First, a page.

As a military member separating from your respective service you have many people you need to see; papers that need to be signed; interviews that need to be scheduled, and somehow you have to remember everything that needs to be done and not jeopardize your family’s future.

Of the utmost importance is how you and your family will be able to effectively transition from military health insurance benefits to civilian health insurance plans. In this article I’ll give you an overview about the top 5 things you need to know and how to plan accordingly so you don’t make a bad decision.

1) Military members are eligible to participate in Continued Health Care Benefit Program (CHCBP) when they separate from the military, which allows you to continue to insure yourself prior to the start of any group coverage from starting at a new job or an individual/family plan if you will become self-employed.

2) CHCBP mirrors Tricare Standard benefits, but some benefits are excluded. Additional information can be found here http://www.humana-military.com/chcbp/main.htm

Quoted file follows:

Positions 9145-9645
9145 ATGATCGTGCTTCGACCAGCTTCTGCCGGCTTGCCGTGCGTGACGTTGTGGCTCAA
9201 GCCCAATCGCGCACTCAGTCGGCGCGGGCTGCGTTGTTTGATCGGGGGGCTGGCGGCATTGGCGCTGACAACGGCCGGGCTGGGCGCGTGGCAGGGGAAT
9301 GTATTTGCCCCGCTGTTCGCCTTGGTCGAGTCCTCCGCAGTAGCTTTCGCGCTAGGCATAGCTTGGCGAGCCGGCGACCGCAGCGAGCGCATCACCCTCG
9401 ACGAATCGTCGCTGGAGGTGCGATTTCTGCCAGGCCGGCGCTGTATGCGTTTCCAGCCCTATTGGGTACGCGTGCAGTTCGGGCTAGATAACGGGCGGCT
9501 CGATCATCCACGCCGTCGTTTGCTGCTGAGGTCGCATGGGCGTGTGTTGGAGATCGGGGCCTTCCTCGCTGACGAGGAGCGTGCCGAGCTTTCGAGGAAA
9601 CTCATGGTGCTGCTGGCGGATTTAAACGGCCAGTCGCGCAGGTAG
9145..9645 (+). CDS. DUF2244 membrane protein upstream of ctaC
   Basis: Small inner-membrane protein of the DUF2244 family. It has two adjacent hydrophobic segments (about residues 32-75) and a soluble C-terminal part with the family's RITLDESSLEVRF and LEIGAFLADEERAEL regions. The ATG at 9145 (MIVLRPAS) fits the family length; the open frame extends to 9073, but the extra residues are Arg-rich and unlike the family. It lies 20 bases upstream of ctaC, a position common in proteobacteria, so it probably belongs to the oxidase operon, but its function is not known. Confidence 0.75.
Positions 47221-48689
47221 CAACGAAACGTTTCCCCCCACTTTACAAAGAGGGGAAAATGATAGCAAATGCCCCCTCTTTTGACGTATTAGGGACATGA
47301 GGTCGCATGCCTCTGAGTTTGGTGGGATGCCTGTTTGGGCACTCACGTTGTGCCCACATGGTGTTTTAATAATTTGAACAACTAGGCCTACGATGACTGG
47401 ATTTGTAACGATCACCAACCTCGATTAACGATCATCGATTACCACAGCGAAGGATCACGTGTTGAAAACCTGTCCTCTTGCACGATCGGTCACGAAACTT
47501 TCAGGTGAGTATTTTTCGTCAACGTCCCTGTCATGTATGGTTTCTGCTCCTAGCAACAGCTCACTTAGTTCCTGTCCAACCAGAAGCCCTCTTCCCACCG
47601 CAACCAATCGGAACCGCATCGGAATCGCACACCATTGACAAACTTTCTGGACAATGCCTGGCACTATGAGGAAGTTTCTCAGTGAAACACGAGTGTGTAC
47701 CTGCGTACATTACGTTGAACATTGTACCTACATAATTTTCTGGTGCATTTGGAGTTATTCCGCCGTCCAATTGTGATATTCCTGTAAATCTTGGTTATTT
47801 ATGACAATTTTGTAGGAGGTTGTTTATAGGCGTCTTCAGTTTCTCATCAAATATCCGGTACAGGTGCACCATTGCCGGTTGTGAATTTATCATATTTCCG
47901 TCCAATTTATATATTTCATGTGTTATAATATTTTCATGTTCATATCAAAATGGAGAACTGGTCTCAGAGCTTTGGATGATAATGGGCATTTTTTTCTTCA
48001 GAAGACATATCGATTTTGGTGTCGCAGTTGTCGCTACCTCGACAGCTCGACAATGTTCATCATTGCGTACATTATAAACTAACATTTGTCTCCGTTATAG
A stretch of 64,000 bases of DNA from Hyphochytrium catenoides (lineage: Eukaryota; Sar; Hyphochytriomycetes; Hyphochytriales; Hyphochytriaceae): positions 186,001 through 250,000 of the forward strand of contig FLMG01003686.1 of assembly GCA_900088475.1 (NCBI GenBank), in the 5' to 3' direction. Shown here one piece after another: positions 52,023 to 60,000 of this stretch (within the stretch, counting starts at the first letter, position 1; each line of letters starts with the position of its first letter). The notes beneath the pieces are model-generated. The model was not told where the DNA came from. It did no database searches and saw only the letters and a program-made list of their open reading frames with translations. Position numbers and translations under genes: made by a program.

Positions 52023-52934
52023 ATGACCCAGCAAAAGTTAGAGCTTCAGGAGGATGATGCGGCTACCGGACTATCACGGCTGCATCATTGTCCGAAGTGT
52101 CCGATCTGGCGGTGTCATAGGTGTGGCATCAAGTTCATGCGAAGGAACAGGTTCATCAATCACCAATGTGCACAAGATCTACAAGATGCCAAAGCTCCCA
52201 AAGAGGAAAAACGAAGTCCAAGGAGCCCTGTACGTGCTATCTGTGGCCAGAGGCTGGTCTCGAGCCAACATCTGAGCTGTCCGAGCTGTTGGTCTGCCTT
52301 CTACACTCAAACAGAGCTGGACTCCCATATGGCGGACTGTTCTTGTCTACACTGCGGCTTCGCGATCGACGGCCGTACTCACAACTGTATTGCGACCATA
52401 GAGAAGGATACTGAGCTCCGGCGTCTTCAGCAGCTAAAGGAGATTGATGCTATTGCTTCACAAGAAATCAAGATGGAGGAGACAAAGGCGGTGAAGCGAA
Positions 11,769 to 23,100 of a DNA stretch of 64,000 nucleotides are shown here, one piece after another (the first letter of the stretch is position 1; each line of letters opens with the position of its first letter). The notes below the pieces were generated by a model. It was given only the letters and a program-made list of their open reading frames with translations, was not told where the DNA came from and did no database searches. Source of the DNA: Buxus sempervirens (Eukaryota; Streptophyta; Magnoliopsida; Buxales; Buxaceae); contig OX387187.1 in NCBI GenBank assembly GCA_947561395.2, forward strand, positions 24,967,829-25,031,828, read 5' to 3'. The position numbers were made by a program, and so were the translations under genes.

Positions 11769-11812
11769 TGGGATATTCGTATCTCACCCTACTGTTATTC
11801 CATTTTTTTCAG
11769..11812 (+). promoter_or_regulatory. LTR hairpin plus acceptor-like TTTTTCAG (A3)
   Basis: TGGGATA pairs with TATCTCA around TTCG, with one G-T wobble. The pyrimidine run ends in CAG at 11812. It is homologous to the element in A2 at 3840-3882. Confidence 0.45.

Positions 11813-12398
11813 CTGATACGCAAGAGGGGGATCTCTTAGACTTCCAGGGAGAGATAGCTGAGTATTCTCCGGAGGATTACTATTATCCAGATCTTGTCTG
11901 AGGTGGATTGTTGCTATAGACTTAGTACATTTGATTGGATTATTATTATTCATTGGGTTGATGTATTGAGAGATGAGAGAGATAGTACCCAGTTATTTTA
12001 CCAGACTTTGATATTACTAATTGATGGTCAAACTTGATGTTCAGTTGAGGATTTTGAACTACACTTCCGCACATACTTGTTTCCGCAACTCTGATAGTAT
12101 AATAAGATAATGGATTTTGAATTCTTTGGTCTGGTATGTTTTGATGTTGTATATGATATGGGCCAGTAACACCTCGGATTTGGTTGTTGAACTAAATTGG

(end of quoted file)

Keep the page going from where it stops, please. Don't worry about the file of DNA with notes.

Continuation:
3) The plan will cost an individual $311 per month or a family $663 a month. The first 3 months are due upon application for benefits.

4) Military members must enroll within 60 days following the loss of their Military health insurance benefits and they can keep their new coverage for 18-36 months.

5) Depending upon the nature of any pre-existing conditions you have, CHCBP may provide you with insurance coverage and insure any conditions that you might be experiencing.

As you can clearly see it’s a pretty simple process, but you might (should) be asking yourself what other options do I have? I’m glad you asked.

CHCBP is a great program that helps military members feel one less thing to worry about prior to obtaining group coverage. Having said that, if you’re healthy and can obtain a short term or standard insurance plan, the CHCBP premiums are up to 500% more expensive than similar plans you could find on the market depending upon your age, family size and health status.

For example, a family of 4 living in Maryland, Virginia or Connecticut, might expect to pay $300-$500 a month for a plan that is similar to Tricare Standard. Do you think that you could find a way to spend the extra $4300 a year you’d be saving? If not, I’m sure the insurance company would love the extra money, but I don’t make a living recommending that approach.

Stay tuned for future articles that illustrate other methods that will enable you to save money on your health care costs.



Source by John McCollough

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